Klarna and Block (formerly known as Afterpay) are two of the biggest names in the buy now pay later (BNPL) industry. Both have gained massive popularity in recent years due to their ability to offer customers an easy and flexible payment option, allowing them to purchase items without having to pay upfront.
But in recent times, these companies have been facing some headwinds from regulators, especially in the United Kingdom, which could potentially hinder their ability to provide great service to their customers. In this article, we will explore how Klarna and Block revolutionized the buy now pay later industry, the regulatory challenges they are facing in the UK, and how these challenges could impact their future operations.
Klarna is a Swedish fintech company that was founded in 2005. It is one of the pioneers of the BNPL industry and has quickly become one of the biggest players in the market. Klarna's payment system is simple and easy to use. Customers can select Klarna as a payment option at the checkout and can then choose to pay for their purchase over time. Customers can either pay in installments or defer their payment for up to 30 days. This allows customers to purchase items that they might not be able to afford upfront and spread the cost over time.
Block (formerly known as Afterpay) is an Australian-based company that was founded in 2015. Block operates on a similar payment model as Klarna and has quickly gained popularity among customers in Australia, New Zealand, and the US. Both Klarna and Block have revolutionized the BNPL industry by providing an alternative payment option that is more accessible and convenient for customers. The ability to spread payments over time has allowed many customers to purchase items that they might not have been able to afford upfront. This has made it easier for customers to manage their finances and has also provided a boost to businesses, as they are able to increase their sales by offering BNPL options.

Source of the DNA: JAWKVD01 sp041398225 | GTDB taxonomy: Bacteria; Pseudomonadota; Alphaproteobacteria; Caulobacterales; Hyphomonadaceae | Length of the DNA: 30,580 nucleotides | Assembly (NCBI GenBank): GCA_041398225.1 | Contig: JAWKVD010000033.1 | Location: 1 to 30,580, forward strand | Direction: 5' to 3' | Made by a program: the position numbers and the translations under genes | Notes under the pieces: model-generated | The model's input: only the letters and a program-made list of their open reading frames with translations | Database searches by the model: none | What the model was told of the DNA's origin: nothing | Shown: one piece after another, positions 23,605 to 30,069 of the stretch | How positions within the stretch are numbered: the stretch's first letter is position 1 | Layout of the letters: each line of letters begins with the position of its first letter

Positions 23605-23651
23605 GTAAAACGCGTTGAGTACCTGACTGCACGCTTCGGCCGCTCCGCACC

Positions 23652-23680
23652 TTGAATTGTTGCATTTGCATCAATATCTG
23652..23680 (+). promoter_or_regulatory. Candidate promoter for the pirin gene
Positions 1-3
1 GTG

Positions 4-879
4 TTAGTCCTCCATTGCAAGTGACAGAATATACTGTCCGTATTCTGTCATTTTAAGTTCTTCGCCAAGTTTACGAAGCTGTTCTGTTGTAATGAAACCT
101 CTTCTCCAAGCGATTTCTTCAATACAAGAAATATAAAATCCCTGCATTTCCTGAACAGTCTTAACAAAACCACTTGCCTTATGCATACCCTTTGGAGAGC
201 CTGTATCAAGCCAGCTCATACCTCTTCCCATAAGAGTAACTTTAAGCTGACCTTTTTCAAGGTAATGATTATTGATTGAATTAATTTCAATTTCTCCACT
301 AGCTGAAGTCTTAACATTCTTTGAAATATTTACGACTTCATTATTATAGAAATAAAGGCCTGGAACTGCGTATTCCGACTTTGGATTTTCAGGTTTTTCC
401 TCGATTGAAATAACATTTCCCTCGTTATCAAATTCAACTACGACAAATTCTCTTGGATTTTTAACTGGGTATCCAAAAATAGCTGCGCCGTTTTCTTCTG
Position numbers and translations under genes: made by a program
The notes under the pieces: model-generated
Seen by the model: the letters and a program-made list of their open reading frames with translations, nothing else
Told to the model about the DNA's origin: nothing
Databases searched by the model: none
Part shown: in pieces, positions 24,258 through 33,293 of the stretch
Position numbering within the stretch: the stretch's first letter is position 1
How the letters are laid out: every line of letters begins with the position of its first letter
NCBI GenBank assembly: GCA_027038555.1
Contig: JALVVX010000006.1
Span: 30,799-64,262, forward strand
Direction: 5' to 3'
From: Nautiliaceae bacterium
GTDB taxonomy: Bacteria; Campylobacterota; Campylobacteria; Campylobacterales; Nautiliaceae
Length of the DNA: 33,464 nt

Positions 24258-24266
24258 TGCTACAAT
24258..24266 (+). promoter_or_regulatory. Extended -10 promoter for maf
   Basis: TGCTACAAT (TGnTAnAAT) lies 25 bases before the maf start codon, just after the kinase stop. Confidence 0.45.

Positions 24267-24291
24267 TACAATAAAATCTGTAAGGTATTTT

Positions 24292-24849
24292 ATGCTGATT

However, the rapid growth of the BNPL industry has raised concerns among regulators, especially in the UK. Recently, the UK's Financial Conduct Authority (FCA) announced that it would be introducing new rules for the BNPL industry. The new rules will extend the time it takes consumers to complete their transaction to up to five minutes versus the thirty seconds it takes using a credit card.
While these new rules are designed to protect customers, they could potentially hinder the growth of the BNPL industry. Klarna and Block are both commenting on the implications of these regulatory challenges and seek to influence towards a more streamlined regulatory framework so they can provide great service to their customers. While these challenges are designed to protect customers, they could also impact the growth of the industry and the businesses that rely on BNPL options to drive sales. It remains to be seen how Klarna and Block will navigate these challenges and how the BNPL industry will evolve in the future.